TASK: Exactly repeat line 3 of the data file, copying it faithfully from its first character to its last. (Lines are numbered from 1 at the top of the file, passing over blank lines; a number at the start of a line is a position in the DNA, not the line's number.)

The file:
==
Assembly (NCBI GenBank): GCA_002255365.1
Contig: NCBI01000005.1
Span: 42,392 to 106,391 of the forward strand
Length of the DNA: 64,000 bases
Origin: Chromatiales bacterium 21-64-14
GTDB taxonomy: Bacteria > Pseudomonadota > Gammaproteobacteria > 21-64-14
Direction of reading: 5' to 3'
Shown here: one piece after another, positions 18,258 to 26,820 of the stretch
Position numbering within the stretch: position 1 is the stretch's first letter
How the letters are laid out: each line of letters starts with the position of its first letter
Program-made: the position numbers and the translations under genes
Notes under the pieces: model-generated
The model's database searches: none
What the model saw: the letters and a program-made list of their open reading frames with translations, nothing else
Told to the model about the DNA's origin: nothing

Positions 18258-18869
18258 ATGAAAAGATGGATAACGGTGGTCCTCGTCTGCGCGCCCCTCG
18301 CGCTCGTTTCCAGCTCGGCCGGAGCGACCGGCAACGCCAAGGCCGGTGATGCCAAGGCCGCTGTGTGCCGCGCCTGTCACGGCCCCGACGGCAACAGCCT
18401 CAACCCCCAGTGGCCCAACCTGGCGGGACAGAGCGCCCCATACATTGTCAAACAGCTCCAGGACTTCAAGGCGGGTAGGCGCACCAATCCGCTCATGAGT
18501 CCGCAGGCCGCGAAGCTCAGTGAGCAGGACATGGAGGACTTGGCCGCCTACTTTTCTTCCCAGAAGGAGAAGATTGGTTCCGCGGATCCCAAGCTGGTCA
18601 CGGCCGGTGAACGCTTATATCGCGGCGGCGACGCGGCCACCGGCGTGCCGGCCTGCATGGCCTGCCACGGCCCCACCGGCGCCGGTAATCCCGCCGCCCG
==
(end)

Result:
Span: 42,392 to 106,391 of the forward strand